Online from: 1982
Subject Area: Human Resource Management
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|Title:||Professionalizing global management for the twenty-first century|
|Author(s):||Ángel Cabrera, (Thunderbird, The Garvin School of International Management, Glendale, Arizona, USA), David Bowen, (Thunderbird, The Garvin School of International Management, Glendale, Arizona, USA)|
|Citation:||Ángel Cabrera, David Bowen, (2005) "Professionalizing global management for the twenty-first century", Journal of Management Development, Vol. 24 Iss: 9, pp.791 - 806|
|Keywords:||Competences, Management development, Professional education, Professional qualifications|
|Article type:||Conceptual paper|
|DOI:||10.1108/02621710510621303 (Permanent URL)|
|Publisher:||Emerald Group Publishing Limited|
Purpose – This paper seeks to argue that global management should be considered by practitioners, educators, regulators and society at large as a true professional discipline. While in its current form it may not meet all the defining criteria of a profession, true professionalism is the best guiding principle as progress is made.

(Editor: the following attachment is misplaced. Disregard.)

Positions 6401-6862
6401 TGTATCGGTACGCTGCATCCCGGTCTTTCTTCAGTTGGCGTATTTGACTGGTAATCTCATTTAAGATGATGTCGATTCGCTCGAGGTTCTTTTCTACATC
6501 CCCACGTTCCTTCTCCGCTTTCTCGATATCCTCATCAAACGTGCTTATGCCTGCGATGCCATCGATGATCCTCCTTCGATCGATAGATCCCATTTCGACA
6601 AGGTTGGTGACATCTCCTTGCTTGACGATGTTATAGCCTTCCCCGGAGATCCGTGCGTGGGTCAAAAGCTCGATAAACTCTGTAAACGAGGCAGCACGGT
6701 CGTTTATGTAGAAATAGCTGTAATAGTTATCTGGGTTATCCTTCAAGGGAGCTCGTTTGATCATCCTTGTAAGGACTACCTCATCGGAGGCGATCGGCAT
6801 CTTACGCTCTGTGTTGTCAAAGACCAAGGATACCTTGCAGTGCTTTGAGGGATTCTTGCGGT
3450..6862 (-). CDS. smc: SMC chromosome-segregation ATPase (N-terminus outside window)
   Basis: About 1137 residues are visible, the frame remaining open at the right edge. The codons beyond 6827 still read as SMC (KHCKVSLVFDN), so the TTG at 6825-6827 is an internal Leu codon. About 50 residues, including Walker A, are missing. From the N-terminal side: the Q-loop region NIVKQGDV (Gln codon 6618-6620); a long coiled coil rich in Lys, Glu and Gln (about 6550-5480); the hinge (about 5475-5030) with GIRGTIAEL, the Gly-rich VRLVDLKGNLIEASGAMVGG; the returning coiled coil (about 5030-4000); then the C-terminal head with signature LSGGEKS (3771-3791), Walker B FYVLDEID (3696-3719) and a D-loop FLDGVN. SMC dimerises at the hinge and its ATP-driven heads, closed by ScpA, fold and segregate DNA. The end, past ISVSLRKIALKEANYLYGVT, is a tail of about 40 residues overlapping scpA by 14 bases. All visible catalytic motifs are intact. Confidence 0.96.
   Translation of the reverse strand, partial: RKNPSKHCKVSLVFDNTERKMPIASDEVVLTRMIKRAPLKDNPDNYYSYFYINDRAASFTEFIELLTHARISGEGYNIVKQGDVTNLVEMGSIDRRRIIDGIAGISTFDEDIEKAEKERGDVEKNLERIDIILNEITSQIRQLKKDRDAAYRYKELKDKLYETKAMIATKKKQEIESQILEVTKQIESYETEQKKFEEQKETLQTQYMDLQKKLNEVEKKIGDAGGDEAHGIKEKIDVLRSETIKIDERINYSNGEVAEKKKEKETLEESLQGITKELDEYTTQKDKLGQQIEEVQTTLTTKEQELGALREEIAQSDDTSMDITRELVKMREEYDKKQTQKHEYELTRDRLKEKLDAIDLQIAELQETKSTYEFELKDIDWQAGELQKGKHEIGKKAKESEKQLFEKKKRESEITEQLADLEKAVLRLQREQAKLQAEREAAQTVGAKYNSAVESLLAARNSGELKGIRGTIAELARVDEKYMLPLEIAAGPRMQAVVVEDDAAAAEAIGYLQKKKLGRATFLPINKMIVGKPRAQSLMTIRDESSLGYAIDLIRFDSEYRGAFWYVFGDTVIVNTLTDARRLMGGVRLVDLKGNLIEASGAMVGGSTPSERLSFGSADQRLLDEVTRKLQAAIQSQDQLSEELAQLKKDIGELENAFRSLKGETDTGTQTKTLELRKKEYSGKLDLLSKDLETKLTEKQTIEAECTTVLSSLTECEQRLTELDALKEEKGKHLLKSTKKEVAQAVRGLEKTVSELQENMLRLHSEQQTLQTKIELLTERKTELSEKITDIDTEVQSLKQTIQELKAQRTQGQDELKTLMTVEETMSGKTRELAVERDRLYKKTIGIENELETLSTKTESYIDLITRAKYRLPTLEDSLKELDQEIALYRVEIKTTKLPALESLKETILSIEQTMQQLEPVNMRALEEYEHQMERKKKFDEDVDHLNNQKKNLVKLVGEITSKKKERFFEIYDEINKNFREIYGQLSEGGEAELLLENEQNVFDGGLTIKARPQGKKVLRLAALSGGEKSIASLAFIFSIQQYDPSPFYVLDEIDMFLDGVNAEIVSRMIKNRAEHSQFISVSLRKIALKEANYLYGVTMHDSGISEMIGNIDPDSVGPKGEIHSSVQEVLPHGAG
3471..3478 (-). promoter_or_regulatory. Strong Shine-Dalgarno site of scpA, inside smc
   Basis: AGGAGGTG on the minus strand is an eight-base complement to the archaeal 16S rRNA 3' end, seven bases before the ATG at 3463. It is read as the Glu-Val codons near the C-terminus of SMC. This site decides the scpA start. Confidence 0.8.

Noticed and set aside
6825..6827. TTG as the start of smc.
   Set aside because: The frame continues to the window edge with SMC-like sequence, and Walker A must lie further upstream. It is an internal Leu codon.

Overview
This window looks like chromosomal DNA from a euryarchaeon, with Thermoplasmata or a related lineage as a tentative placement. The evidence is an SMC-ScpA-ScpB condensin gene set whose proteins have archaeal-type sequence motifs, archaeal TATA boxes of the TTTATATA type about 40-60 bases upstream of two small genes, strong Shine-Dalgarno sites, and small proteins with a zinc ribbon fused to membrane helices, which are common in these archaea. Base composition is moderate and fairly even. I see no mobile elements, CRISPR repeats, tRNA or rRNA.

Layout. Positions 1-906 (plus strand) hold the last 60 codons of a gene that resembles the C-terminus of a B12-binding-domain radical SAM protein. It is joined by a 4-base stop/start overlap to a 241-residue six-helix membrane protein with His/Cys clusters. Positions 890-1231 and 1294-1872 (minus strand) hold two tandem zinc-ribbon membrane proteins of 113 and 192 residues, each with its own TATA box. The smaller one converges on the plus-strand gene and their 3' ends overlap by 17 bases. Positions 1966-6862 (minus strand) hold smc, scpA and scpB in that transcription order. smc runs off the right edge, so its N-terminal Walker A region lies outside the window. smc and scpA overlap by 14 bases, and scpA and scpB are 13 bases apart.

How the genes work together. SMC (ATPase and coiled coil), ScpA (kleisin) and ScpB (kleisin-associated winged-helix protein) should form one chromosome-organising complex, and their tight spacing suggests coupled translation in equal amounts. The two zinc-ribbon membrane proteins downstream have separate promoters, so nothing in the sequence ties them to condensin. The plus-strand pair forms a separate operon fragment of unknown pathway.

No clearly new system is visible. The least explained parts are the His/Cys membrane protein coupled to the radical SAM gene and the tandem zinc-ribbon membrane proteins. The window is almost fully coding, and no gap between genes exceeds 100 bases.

Design/methodology/approach – The paper reviews recent critiques of management education, synthesizes the generally agreed criteria of a profession, and applies that framework to the case of management.
Findings – Global management needs to further develop a body of knowledge that is both theoretically grounded and instrumental for practice; it needs to raise the bar in terms of professional qualification through existing accrediting bodies; and it needs to articulate and formally adopt a set of core values and principles of conduct, determining how it serves the broader interest of society.
Originality/value – It is important that all key actors assume true professionalism as a guiding principle for the future. The challenges ahead need to consider the ongoing construction of a solid body of knowledge, the revision of MBA degree requirements and the establishment of a set of core transcendental values that should guide professional practice. Academic institutions and practising executives alike must share a commitment to building a global management knowledge base that will not only improve the quality of management practice, but also earn management its
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